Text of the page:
Julius Baer defends shutdown of whistle-blower site in dispute over leaked documents
The Swiss bank responsible for shutting down a whistle-blower Web site defended its action Thursday by saying it was only seeking to have stolen and forged documents removed.
28 February 2008
GENEVA - The Swiss bank responsible for shutting down a whistle-blower Web site defended its action Thursday by saying it was only seeking to have stolen and forged documents removed.
Bank Julius Baer said it closed wikileaks.org because those operating the site refused to delete documents relating to some of its wealthy clients.
"It wasn't our intention to shut down the Web site. Our intention was to remove the documents," spokesman Martin Somogyi told The Associated Press.
The closure last week of Wikileaks prompted a worldwide backlash, with free speech advocates decrying the shutdown ordered by a US federal court in San Francisco as unconstitutional. Numerous sites have also been created outside the United States to "mirror" the Wikileaks documents and can be easily found on the Internet.
Julius Baer officials who asked not to be named said the furor over the shutdown was unfortunate and unexpected but said the private bank had acted on a matter of principle.
The Web site claimed the documents showed tax evasion and money-laundering schemes at the bank's Cayman Islands branch - a charge Julius Baer denies.
The bank says the documents were sent to Wikileaks by a disgruntled former employee. Julius Baer is currently pressing charges against the employee in Switzerland.
Somogyi said the failure of Wikileaks to respond to Julius Baer's complaints caused the site to be shut down. If Wikileaks had defended itself in the US court, then the judge might have ordered only the removal of the offending documents, he said.
Somogyi said the bank believed some of the posted material was forged, citing a letter purportedly sent by Julius Baer to German Chancellor Angela Merkel.
"It's pretty obvious that this was a clumsy attempt at cyber slander," he said.
The bank, which has operations in 18 countries, including the United States, says it supports free speech. But, Somogyi added, "Wikileaks should publish whatever it judges to be accurate, but not stolen or forged documents that concern us."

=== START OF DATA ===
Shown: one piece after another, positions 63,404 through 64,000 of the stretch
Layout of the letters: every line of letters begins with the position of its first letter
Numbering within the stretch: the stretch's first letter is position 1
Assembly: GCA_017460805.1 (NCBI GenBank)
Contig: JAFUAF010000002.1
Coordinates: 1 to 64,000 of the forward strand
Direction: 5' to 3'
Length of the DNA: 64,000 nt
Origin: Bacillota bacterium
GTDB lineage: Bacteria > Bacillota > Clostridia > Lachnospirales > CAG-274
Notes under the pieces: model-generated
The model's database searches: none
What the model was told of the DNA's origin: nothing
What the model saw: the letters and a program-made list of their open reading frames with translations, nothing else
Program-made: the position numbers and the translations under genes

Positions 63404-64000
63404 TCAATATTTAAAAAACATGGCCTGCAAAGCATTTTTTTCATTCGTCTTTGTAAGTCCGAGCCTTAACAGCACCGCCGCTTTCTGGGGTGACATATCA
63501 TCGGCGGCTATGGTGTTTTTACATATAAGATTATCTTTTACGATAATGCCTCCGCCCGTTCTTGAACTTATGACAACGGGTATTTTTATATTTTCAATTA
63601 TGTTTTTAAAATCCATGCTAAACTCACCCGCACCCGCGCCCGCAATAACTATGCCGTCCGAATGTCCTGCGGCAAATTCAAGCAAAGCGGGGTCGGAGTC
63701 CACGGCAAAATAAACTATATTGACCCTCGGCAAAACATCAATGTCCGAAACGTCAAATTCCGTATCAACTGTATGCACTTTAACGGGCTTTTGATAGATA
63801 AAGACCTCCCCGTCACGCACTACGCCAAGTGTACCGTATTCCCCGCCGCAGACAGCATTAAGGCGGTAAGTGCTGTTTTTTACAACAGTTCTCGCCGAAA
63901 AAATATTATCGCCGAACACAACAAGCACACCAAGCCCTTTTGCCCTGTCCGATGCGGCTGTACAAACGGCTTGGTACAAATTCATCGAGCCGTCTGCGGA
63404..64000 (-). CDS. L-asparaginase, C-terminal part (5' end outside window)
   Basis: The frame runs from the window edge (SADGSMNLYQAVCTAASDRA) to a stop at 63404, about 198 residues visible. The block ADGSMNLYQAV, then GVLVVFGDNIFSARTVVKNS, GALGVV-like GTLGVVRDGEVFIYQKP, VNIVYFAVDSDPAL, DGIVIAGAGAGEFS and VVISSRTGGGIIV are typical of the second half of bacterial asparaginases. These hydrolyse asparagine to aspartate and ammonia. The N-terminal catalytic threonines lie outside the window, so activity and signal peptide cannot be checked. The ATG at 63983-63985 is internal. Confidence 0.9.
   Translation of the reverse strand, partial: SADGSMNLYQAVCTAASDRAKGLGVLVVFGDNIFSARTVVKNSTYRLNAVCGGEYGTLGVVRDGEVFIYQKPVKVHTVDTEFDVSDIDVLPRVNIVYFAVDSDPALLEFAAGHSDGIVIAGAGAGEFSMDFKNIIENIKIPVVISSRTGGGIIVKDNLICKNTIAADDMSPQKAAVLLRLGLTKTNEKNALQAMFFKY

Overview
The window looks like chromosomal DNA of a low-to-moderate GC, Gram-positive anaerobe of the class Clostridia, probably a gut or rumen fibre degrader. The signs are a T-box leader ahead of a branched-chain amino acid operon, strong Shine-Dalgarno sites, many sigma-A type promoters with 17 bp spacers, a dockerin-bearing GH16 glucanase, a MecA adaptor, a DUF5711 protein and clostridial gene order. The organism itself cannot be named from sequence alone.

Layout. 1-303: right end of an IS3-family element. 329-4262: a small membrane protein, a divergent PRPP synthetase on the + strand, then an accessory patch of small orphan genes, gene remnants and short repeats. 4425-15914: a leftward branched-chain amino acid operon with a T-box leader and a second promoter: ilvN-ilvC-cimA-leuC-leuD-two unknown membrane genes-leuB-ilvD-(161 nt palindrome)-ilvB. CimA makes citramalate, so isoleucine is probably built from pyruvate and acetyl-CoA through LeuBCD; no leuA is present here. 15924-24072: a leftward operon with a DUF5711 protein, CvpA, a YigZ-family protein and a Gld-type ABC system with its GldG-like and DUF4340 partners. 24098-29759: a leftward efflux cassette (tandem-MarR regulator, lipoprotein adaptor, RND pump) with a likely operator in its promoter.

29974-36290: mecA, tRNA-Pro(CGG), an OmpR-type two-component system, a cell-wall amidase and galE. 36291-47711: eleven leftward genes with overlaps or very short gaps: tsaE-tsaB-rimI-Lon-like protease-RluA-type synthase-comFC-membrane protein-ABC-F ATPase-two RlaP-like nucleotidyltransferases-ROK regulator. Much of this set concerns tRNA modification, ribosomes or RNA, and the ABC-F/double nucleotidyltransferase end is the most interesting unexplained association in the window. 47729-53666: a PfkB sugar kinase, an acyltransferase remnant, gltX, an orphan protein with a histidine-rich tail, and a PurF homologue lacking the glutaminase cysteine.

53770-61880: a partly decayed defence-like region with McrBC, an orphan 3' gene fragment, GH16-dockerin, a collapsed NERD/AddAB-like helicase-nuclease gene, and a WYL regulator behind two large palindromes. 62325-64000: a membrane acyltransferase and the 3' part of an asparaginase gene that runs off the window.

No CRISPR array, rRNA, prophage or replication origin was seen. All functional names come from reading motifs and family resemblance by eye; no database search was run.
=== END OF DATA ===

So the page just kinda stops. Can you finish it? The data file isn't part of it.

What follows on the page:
Wikileaks spokesman Jay Lim said it always requests that affected parties come forward to offer insight on documents it publishes.
Julius Baer "is trying to muddy the waters by alluding to inaccuracies without actually naming them, as we have repeatedly requested," Lim said in an e-mailed statement to the AP.
He added that the group operating the site has "responded with grace" to all inquiries by Julius Baer and challenged the bank's assertion that the lawsuit was not aimed at closing down the site.
"At any time it may ask the court that its earlier request for an order to shut down the site be rescinded. It has not done so," Lim said.
The site claims to have been launched by Chinese dissidents and other activists who encourage the posting of leaked documents that show unethical behavior of governments and corporations. It says it has posted 1.2 million documents, including a 2003 operation manual for the US prison at Guantanamo Bay, Cuba.
On Friday the court will hear arguments from civil liberties groups and several media organizations, including the AP, challenging the shutdown.
Julius Baer announced earlier this month that it is looking into making an initial public offering, or IPO, for its US subsidiary, Julius Baer Americas Inc.
Shares in Julius Baer closed down 3.5% at CHF76.65 Swiss francs on the Zurich exchange Thursday.[Copyright ap 2008]